MydreamFlorida Florida and Orlando

While in Florida

Before Travelling


About Florida


Mickey Mouse

Florida Wildlife

Florida's wildlife should not put you off, I have been many times now and although some can be quite annoying, I have not had my holiday spoilt by them.

A bit of common sense is all you need. Florida Wildlife

Florida natural wildlife:

The following is some of the creatures you may come across:


In Florida, summers are the worst, in particularly if you visit the Everglades. Use an anti-insect spray with DEET (NN-diethyl-meta-toluamide). Where possible wear clothing that covers most of your body.

Mosquitoes are more abundant during the early morning, dusk, and evening times.


Fire Ants.

Don't stand still in sand or grass without keeping a close eye on your feet (and your children's). They're red and called fire ants for a reason.

Their bite is like someone touched your skin with a lighted match.

My parents found out the hard way on a visit to Titusville to see a shuttle launch.

Fire Ants

Palmetto Bug or Cucaracha (cockroach).

Palmettos are up to two inches for the American cockroach or 5/8 of an inch for the German cockroach.

Keep all food tightly sealed or locked in the refrigerator to keep their numbers down.

Palmetto Bug or Cucaracha (cockroach)

Wolf Spider.

Your best defence against cockroaches, and other insects. They're big and brown with up to a five-inch leg span, non-poisonous, and patrol your house at night for other creepy crawlers to munch on.

Give them their space.

Wolf Spider

Love Bugs.

These are harmless black flying insects that often fly united, living for about 24 hours, which is plenty long enough to make a thorough mess of your windshield.

We were in Florida during a swarm of these were about, very annoying and the windscreen really took a battering.

Love Bugs


Florida is known for having a significant population of sharks off its coasts due to its location and favourable habitat conditions.

Even in shallow water, baby sharks can still do some damage as I found out "TWICE" on Daytona Beach



These flat, kite-shaped creatures love to half-bury themselves in sand in shallow water. Their tails are long and whip-like, with a poisonous barbed spine near the end.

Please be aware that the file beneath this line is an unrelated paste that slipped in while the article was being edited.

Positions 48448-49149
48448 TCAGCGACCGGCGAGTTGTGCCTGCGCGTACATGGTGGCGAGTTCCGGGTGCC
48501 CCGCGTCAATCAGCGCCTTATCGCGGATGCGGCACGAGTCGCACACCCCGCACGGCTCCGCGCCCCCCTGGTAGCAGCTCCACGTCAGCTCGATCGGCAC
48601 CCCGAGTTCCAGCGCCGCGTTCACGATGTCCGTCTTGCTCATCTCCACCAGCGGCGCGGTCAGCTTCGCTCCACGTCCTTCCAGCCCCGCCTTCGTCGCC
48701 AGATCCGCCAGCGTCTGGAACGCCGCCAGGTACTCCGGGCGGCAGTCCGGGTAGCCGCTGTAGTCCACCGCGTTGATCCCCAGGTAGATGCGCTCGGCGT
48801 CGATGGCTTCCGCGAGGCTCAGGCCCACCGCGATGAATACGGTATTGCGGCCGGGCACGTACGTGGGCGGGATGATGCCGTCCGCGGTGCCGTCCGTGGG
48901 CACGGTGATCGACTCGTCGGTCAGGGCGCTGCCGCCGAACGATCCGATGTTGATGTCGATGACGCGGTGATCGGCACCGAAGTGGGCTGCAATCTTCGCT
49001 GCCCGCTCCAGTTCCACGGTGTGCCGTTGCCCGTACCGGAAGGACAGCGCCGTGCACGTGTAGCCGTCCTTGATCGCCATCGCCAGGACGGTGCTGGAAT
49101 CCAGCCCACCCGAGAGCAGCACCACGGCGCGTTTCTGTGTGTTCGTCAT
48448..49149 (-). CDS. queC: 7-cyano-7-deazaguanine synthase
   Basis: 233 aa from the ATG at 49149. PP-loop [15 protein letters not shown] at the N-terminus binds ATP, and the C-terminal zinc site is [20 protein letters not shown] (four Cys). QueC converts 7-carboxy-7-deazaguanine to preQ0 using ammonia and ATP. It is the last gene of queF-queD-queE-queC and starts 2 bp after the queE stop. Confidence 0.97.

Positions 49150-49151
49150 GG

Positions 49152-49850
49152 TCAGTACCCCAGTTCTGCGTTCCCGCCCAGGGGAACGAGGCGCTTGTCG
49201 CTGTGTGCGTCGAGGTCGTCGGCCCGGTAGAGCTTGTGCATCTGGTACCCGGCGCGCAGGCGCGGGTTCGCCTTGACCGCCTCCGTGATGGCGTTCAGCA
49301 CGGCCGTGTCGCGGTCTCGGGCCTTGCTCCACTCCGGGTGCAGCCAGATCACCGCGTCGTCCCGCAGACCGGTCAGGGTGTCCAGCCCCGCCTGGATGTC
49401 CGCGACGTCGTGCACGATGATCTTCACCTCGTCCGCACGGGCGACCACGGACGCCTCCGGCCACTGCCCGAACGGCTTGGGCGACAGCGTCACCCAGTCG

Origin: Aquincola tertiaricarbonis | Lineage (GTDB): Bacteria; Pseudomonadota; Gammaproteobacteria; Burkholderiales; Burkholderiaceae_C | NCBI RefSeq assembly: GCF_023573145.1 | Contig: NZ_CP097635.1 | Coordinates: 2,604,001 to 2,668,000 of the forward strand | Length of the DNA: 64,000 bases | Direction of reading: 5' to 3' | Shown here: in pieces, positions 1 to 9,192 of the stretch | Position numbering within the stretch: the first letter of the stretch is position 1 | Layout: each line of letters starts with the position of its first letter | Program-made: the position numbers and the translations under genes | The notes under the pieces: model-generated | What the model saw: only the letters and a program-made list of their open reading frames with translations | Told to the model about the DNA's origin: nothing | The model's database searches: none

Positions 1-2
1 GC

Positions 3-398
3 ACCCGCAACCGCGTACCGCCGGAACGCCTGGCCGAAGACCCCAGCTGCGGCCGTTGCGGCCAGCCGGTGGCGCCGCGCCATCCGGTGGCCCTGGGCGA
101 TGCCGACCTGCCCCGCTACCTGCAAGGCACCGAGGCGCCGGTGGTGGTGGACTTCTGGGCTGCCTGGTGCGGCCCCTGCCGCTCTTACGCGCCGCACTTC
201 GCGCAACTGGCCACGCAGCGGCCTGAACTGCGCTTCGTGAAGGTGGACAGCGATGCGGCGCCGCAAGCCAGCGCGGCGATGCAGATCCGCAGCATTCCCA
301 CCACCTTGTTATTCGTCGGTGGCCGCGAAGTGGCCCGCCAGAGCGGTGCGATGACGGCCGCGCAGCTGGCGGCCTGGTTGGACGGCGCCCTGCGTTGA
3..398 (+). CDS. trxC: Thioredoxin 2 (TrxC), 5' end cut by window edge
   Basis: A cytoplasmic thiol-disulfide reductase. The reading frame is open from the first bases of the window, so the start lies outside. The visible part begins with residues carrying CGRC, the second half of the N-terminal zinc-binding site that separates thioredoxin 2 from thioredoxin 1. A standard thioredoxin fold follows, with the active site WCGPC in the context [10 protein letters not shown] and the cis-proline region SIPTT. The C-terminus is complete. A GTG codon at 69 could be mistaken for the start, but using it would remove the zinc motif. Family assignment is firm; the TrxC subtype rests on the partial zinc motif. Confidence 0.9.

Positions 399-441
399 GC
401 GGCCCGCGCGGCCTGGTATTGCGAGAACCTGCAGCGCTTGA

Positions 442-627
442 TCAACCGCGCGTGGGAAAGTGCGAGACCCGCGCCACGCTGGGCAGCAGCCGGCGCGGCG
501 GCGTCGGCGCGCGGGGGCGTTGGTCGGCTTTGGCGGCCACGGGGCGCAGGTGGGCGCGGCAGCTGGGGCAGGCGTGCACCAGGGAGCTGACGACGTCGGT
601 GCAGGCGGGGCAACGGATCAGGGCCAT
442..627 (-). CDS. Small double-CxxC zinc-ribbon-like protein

They don't like to be walked on any more than you do. Wearing shoes doesn't always help.

Advice is to do the "Stingray Shuffle" while in water and you shouldn't come in contact with them.



A narrow silver fish with a face from a horror movie. Will snack on anything sparkly - including an ankle bracelet.

They like to hang out in the shallow water, so leave the jewellery behind while you swim.



Dead or alive, these clear, balloon-like creatures can be a problem if you love to swim at the beach. If you've been stung, the type of treatment depends on the type of jellyfish that committed the offence.

Some people recommend dumping vinegar on the wounds if they're the result of a jellyfish sting. But for the Portuguese man-o-war, a cold-pack might do the trick. Your best bet is to describe the type of jellyfish to a physician or lifeguard if ones near and let him or her make the call. You could also use the "Friends" trick and pee on the sting, ewwwwwwwww...



These little 1 - 2-inch salamander-like lizards are harmless and cute, they dine on mosquitoes and other annoying pests.

They scamper around on the walls, on plants - you'll find them just about anywhere if you look hard enough. Be careful not to stand on them like my daughter did on our first trip.



An average adult can reach 14 feet and weigh in excess of 500 pounds. While a cavalier attitude doesn't go over well with a large alligator, excessive concern may keep you from enjoying such fine Florida pastimes as golfing, canoeing, swimming or fishing.

Overall, alligators would much prefer a tasty foot-long fish to your preservative filled body. Respect is the key word here. Just listen for the hiss, I have heard it and know what fear is now.



Florida's got about as many types of snakes as there are letters in the alphabet. And while six are venomous, consider that "like the alligator" they play more defence than offence.

If an area looks like it might have snakes, it probably does. Be loud, carry a big stick and poke in the tall grass in front of you as you walk. But again, don't let them keep you from having fun.

If you do get bitten, try to remember what the snake looked like and describe it to your physician for treatment. And don't kill them just because they scare you.